Mevalonate Kinase Deficiency (MKD)
Mevalonic aciduria (MVA)
Hyperimmunoglobulinemia D syndrome (HIDS)
Mevalonate Kinase Deficiency (MKD) is an autosomal recessive inherited disorder caused by deficiency of the enzyme mevalonate kinase (ATP: mevalonate 5-phosphotransferase) causing a defect in cholesterol biosynthesis. This deficiency can lead to one of two ends of a clinical spectrum: mevalonic aciduria (MVA) and hyperimmunoglobulinemia D with periodic fever syndrome (HIDS).
Mutations in the MVK gene which lead to reduced activity of MVK are the underlying cause of both MVA and HIDS.
MVA is caused by homozygous or compound heterozygous disease-causing mutations in the MVK gene, localized to chromosome 12q24. MVA is characterized biochemically by accumulation of mevalonic acid and its metabolites such as mevalonolactone. Most patients with HIDS are compound heterozygotes for missense mutations in the MVK gene. In HIDS patients, MVK may have a residual activity of 5-15%. In contrast, no residual activity is present in MVA patients.
Patients severely affected with MVA present from birth with congenital malformations (microcephaly, dolicocephaly and wide irregular fontanels, low set posteriorly rotated ears, downslanting palpebral fissures, blue sclerae, and central cataracts). Cholestatic liver disease may be present.
Cardinal manifestations from late infancy include mild to severe intellectual disability, recurrent crises of fever, vomiting and diarrhea, failure to thrive, hypotonia and myopathy. Some hematological abnormalities may include anemia, leukocytosis, and thrombocytopenia.
In childhood, short stature and ataxia due to progressive cerebellar atrophy and ocular involvement with uveitis, cataracts and tapetoretinal degeneration become predominant findings.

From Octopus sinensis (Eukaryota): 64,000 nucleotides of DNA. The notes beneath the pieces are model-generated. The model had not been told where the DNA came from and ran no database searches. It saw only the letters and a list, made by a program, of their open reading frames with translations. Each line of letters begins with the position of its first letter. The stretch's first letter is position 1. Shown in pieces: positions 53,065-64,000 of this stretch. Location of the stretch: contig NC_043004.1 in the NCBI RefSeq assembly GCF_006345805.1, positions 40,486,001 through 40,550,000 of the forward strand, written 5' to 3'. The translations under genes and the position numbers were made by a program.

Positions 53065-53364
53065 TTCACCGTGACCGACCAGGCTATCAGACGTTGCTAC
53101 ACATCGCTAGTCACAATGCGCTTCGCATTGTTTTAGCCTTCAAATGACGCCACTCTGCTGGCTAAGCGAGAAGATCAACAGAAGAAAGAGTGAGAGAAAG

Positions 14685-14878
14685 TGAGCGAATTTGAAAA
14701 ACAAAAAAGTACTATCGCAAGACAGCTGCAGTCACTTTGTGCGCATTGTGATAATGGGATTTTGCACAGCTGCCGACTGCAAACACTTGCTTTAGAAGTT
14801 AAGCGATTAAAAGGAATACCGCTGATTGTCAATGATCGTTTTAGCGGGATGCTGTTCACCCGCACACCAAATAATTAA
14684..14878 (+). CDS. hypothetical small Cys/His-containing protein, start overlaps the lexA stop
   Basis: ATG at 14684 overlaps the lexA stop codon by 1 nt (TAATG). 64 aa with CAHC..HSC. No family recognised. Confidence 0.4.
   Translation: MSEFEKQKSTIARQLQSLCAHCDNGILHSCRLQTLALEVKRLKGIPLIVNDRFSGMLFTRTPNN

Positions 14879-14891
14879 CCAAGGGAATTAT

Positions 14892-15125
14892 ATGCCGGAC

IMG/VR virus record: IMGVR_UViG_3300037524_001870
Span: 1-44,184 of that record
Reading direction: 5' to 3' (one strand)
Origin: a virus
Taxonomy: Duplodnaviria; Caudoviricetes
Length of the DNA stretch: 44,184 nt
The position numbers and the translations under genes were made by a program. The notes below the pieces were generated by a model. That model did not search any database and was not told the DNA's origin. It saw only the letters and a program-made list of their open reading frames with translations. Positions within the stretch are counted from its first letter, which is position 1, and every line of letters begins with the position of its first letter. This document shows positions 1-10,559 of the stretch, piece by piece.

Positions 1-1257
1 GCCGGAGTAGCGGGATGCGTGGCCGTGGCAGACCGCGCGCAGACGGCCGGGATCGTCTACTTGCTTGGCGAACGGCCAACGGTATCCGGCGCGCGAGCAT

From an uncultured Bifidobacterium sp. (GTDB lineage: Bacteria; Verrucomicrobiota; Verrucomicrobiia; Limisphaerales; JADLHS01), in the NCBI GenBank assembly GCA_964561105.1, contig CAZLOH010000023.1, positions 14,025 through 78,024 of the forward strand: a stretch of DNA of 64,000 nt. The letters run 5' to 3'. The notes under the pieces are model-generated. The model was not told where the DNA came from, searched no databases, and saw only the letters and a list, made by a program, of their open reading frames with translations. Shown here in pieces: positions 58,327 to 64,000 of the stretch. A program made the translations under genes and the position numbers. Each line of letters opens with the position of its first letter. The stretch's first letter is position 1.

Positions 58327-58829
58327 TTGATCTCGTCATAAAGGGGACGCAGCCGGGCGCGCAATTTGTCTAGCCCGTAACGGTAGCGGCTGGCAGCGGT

Frequent crisis characterized by fever, vomiting and diarrhea are often accompanied by arthralgia, subcutaneous edema and a morbilliform rash. The severity and frequency of attacks may decline over the years.
At the other end of the clinical spectrum, HIDS is characterized by recurrent febrile attacks that usually begin before the end of the first year of life. The fever may be provoked by vaccination, minor trauma, surgery or stress and is often associated with abdominal pain, vomiting, diarrhea and cervical lymphadenopathy. Other common symptoms include hepatosplenomegaly, headache, arthralgia and rashes. Most patients display no malformations or neurological abnormalities. However, a subgroup of HIDS patients may also develop neurologic abnormalities including intellectual disability, ataxia, ocular symptoms and epilepsy, suggesting that mevalonate kinase deficiency represents a spectrum of disorders rather than two completely distinct clinical syndromes.
The diagnosis of MVA is established by the detection of elevated excretion of mevalonic acid in urine typically detected by urine organic acid analysis in the setting of clinical features of the condition. The diagnosis of MVA can be confirmed by demonstration of deficient MVK enzyme activity and/or by mutation analysis of the MVK gene. Mevalonic acid and metabolite levels in HIDS are often normal especially between episodes, and individuals may have increased immunoglobulins IgD and IgA. The diagnosis of HIDS can be confirmed mutation analysis of the MVK gene as demonstration of deficient MVK enzyme activity is not widely available and may be challenging in HIDS.
Approximately 30 patients have been reported with MVA and approximately 180 with HIDS.
There is no established therapeutic regime for patients with MVA and treatment has been largely supportive. Recently, successful disease modifying liver and hematopoietic stem cell transplantation has been reported in one child with MVA. With regards to HIDS, pharmacologic mediators of inflammation such as Etanercept, Anakinra, and Adalimumab have been increasingly used, apparently with some success, in attempts to treat HIDS.